Pope Francis explained why he did not accept, for the moment, the resignation of Cardinal Philippe Barbarin, Archbishop of Lyon, France, who was given a suspended sentence for “not denouncing” pedophile acts, while twice the prosecution argued his release. ZENIT’s Anita Bourdin, Director of the French Edition, was on the Papal Flight for Pope in Morocco.
The Holy Father was answering a question of the French press on Sunday, March 31, 2019, during the flight from Rabat, Morocco, to Rome.
In fact, Cardinal Barbarin tendered his resignation to Pope Francis on Monday, March 18, but the Pontiff refused it. Part of public opinion — including Catholic opinion — and victims’ associations, did not understand the reason for Pope Francis’ decision, hence the question.
Presumption of Innocence
The Pope referred especially to respect for the “presumption of innocence,” which is de rigueur when a sentence is appealed. In regard to Cardinal Barbarin, “he, a man of the Church, handed his resignation. Morally, I cannot accept it because, juridically, also in classic world jurisprudence, there is the presumption of innocence while the cause remains open. He has appealed and the case is open,” explained the Pope, who did not wish to presume the future. “Then, when the second court pronounces its sentence, we’ll sew what happens. However, one must always have present [in mind] the presumption of innocence,” he added.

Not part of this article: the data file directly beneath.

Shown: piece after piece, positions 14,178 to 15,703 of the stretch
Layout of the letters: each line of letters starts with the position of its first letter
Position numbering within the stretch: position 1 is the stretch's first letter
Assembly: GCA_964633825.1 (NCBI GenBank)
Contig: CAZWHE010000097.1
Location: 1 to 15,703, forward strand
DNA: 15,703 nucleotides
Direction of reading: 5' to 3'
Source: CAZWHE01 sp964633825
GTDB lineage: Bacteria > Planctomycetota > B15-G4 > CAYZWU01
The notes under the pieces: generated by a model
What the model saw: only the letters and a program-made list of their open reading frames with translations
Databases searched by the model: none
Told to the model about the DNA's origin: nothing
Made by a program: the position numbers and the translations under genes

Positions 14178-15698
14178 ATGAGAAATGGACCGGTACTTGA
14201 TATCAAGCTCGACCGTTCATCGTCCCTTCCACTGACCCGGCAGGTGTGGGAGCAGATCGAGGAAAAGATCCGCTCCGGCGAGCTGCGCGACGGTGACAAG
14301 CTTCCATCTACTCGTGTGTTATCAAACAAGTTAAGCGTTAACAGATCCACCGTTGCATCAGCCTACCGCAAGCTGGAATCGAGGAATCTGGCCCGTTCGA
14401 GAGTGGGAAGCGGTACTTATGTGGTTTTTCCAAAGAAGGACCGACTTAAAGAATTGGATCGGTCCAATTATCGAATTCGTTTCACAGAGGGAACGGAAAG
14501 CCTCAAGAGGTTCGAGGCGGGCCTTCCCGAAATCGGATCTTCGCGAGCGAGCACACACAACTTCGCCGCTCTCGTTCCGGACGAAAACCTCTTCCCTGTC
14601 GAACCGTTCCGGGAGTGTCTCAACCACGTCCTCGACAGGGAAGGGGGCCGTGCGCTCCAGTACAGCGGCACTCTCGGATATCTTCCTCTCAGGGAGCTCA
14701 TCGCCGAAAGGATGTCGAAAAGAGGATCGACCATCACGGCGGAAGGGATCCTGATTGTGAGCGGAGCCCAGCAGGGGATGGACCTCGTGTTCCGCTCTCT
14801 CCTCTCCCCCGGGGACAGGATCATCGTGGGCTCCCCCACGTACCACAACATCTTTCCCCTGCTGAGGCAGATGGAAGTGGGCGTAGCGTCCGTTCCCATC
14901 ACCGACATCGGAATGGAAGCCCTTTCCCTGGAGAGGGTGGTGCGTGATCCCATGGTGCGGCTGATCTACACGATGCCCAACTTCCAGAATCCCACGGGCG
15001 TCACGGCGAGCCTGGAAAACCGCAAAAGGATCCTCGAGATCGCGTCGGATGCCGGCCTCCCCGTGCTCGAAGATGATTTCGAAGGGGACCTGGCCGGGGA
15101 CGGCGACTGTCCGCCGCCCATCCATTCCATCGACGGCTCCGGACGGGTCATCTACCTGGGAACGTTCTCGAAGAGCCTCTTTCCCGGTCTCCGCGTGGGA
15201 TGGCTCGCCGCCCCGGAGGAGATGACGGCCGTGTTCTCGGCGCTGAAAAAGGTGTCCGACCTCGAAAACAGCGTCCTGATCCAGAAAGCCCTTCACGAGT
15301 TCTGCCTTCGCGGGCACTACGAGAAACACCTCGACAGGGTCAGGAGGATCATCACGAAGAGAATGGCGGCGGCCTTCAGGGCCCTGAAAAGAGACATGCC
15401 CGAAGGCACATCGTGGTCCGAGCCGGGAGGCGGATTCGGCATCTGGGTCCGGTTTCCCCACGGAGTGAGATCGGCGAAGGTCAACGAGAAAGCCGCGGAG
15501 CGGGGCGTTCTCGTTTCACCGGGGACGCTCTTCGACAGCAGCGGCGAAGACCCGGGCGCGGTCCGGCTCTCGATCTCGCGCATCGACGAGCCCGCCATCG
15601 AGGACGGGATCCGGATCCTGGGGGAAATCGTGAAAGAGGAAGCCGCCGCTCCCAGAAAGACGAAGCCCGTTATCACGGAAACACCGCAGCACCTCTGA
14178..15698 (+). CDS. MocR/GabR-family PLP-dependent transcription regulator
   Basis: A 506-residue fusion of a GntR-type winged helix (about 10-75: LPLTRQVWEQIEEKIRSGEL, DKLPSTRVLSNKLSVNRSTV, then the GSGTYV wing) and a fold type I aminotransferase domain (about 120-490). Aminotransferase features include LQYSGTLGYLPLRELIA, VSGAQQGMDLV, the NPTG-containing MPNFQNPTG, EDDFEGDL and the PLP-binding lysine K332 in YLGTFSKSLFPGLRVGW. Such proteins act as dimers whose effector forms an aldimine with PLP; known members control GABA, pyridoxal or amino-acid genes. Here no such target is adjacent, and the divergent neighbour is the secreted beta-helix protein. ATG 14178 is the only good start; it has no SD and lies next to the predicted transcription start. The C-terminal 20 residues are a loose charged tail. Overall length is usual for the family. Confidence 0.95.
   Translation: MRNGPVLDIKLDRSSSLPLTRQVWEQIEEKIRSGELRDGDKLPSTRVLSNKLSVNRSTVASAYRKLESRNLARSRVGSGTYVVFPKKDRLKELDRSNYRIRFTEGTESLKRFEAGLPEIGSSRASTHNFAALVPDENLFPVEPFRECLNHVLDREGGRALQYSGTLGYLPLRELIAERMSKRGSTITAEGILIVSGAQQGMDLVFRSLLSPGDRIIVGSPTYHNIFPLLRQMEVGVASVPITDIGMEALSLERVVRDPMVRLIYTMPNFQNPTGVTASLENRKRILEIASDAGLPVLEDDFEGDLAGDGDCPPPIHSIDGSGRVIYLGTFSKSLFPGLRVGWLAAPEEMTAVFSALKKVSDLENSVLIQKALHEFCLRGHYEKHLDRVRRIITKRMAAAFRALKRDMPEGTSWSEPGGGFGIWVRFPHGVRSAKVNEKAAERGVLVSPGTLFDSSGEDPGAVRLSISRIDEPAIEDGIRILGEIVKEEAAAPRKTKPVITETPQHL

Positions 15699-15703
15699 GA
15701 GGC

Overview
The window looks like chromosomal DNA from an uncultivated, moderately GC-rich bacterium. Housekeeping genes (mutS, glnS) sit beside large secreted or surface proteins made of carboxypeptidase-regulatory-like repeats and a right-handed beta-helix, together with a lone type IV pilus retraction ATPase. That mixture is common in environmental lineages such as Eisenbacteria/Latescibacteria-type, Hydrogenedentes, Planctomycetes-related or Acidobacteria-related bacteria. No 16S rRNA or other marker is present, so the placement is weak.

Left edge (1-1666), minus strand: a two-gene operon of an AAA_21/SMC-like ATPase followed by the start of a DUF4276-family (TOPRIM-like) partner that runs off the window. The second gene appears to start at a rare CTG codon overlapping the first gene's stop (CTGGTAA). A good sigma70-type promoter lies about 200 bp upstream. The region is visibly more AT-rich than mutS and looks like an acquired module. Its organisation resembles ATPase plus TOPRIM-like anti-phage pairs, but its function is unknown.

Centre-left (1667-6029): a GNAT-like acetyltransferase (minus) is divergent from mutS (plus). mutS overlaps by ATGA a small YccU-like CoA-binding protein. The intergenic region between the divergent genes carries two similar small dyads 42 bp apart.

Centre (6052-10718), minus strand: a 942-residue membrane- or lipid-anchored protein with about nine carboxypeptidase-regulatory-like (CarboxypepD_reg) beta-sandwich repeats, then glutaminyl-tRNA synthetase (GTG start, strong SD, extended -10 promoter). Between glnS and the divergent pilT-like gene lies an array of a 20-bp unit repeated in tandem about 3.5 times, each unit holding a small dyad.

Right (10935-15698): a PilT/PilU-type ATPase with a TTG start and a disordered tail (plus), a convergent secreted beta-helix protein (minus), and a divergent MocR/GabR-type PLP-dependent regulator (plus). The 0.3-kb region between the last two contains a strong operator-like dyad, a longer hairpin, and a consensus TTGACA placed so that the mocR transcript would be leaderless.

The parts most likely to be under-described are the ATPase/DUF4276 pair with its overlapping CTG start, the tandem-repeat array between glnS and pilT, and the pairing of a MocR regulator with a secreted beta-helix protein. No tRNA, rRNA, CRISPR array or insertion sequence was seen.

The Holy Father objected to the “media’s superficiality.” “It’s important because that goes against a superficial media condemnation. ‘Ah, he did this.’ However, look what world jurisprudence says: as long as the cause is open, there is the presumption of innocence. Perhaps he isn’t innocent, but it’s necessary to presume it.”
Pope Francis referred to a case in Spain, “when a media condemnation ruined the life of priests who were then judged innocent.” “Think twice before pronouncing a media condemnation,” he urged.
“I don’t know if I’ve answered . And he [Cardinal Barbarin] preferred, honestly, to say: “I withdraw; I’ll take a voluntary leave and leave the Vicar General to run the diocese until the court’s final sentence.”